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Plans developed by search engines that would define how rights-holders engage with them over the removal of links to copyright infringing content seek to introduce new thresholds over notice and takedown standards that EU law does not require, an expert has said.

Google, Yahoo! and Microsoft have drawn up a series of "principles" to guide how rights-holders should act when issuing them with requests for the removal of infringing content from search indexes as well as the responsibilities to which search engines themselves should be required to conform.

The plans were published (4-page/43KB PDF) by digital rights campaign group the Open Rights Group (ORG) who obtained details of the proposals via a freedom of information (FOI) request to the government.

Under the plans, search engines would be required to provide a way for rights-holders to inform them that their rankings display links to pirate content. Search engines would have to quickly remove content on receipt of a valid takedown notice.

Rights-holders' takedown notices would have to be targeted in order to "specifically identify infringing content" and should only issue them to search engines "after assessing their impact on any non-infringing uses and concluding that the takedown would not have an adverse effect on such non-infringing uses", the search engines' plans propose.

However, technology law specialist Luke Scanlon of Pinsent Masons, the law firm behind Out-Law.com, said the latter requirement sets standards rights-holders would have to meet that are not currently required under EU law.

"The principles require that a rights-holder only issue a notice of infringement after making an assessment of its impact on non-infringing uses of content and 'concluding that the takedown notice would not have an adverse effect on such non-infringing uses'," he said. "This principle seeks to interpret the protection given to search engine providers against liability as greater than that which is provided for under European law.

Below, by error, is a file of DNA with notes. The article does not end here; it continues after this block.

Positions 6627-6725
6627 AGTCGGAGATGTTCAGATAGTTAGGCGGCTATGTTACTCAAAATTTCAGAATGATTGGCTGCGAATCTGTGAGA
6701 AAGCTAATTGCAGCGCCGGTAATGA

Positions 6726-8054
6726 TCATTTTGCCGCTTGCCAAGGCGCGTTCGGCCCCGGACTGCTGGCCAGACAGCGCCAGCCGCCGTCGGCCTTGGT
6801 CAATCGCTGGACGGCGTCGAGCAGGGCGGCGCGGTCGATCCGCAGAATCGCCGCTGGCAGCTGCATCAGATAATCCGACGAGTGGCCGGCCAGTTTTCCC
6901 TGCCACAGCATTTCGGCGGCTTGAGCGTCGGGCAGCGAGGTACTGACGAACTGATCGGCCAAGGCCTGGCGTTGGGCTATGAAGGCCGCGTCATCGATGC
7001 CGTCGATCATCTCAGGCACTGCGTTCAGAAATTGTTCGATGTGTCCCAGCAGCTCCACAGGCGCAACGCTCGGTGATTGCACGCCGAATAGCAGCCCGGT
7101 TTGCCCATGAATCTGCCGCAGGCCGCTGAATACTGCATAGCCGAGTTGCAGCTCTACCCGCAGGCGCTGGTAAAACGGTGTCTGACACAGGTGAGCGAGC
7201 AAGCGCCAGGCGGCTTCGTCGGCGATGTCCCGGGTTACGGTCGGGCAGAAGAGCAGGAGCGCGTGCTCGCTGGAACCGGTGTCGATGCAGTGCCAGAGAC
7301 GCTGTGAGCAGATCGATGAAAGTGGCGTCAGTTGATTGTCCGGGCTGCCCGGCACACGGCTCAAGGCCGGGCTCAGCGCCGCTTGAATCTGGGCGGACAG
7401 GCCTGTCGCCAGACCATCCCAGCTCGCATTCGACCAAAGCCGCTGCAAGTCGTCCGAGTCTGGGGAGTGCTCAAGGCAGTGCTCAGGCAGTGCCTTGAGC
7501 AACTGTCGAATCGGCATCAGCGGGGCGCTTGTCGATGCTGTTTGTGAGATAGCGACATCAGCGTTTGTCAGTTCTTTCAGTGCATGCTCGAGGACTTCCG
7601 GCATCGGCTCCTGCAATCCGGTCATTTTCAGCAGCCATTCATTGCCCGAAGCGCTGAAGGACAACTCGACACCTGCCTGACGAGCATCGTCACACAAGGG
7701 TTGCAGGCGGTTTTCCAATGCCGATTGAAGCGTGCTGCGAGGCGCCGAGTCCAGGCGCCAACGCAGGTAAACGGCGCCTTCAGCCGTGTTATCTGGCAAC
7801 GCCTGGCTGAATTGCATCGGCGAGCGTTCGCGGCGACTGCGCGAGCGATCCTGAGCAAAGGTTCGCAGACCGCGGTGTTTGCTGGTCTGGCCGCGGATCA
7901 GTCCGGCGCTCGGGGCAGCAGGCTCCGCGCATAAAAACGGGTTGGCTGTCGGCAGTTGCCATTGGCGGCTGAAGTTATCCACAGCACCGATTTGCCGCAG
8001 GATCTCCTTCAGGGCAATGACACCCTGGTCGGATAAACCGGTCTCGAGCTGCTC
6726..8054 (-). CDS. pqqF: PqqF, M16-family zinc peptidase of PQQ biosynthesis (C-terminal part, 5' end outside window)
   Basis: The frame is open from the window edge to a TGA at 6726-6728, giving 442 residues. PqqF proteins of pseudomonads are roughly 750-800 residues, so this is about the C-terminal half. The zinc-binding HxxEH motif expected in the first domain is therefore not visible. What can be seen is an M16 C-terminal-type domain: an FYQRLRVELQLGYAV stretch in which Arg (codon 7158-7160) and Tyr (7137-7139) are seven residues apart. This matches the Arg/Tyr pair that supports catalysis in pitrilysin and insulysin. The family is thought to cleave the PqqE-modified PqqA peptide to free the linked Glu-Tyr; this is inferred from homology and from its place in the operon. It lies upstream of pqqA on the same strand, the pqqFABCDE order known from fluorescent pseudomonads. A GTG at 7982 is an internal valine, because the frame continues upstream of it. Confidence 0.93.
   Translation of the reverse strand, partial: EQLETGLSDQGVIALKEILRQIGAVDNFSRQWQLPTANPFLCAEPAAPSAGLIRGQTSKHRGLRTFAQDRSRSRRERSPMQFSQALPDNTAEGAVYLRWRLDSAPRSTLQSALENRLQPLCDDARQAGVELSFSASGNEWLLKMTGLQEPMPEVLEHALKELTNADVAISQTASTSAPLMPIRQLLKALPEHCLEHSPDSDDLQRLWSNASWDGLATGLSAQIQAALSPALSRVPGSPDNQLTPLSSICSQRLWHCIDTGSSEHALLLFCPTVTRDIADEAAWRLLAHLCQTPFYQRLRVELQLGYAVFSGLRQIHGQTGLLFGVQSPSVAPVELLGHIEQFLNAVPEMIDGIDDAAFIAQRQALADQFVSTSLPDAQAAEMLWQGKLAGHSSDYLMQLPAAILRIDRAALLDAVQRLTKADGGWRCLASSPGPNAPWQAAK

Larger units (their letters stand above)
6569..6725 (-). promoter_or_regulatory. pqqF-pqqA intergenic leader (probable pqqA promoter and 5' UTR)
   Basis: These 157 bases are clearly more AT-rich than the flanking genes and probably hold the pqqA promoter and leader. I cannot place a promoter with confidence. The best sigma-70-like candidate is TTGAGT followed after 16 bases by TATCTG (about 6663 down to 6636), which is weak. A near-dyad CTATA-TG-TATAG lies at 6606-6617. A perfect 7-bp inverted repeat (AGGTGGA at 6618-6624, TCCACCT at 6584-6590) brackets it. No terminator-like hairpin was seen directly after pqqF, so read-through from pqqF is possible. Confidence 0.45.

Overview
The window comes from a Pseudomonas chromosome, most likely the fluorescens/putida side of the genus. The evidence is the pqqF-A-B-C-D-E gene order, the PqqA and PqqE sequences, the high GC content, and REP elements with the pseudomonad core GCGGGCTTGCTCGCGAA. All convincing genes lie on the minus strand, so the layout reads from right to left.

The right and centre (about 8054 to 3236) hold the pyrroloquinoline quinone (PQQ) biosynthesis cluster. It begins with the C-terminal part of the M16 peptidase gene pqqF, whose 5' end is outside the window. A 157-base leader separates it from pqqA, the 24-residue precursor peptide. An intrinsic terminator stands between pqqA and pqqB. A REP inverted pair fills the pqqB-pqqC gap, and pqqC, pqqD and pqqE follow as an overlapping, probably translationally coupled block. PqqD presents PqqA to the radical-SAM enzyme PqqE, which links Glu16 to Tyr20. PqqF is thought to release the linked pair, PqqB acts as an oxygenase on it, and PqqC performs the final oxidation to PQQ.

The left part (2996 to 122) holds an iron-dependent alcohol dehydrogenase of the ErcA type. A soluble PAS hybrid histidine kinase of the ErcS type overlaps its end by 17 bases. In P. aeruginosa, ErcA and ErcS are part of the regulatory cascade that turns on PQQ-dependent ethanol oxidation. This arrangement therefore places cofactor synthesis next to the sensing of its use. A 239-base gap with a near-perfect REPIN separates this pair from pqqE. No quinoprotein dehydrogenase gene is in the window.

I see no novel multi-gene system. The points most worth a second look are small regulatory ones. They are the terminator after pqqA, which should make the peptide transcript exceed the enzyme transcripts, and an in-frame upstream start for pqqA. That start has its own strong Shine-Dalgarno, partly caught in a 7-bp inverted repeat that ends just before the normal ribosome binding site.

"Once a right-holder has notified a search engine of an act of infringement, the onus is upon the search engine to act expeditiously to remove or disable access to the offending information. A search engine need only become aware of 'facts or circumstances from which infringing conduct is apparent' to lose its immunity against liability as provided for in connection with the provisions of the E-Commerce Directive.

"It is irrelevant to the search engine's obligation to respond to the rights holder's notification, whether or not the takedown notice would have an impact on non-infringing uses," Scanlon said.

The E-Commerce Directive protects service providers from liability for material that they neither create nor monitor but simply store or pass on to users of their service. The directive says that service providers are generally not responsible for the activity of customers and that member states must not put service providers under any obligation to police illegal activity on its service.

This principle seeks to interpret the protection given to search engine providers against liability as greater than that which is provided for under European law. – expert

Service providers are not liable for infringement via their services if they do not have "actual knowledge" or an awareness of facts or circumstances from which an illegal activity is apparent, or having obtained such knowledge "acts expeditiously to remove or to disable access to the information". The Directive is implemented in the UK by the E-Commerce Regulations.

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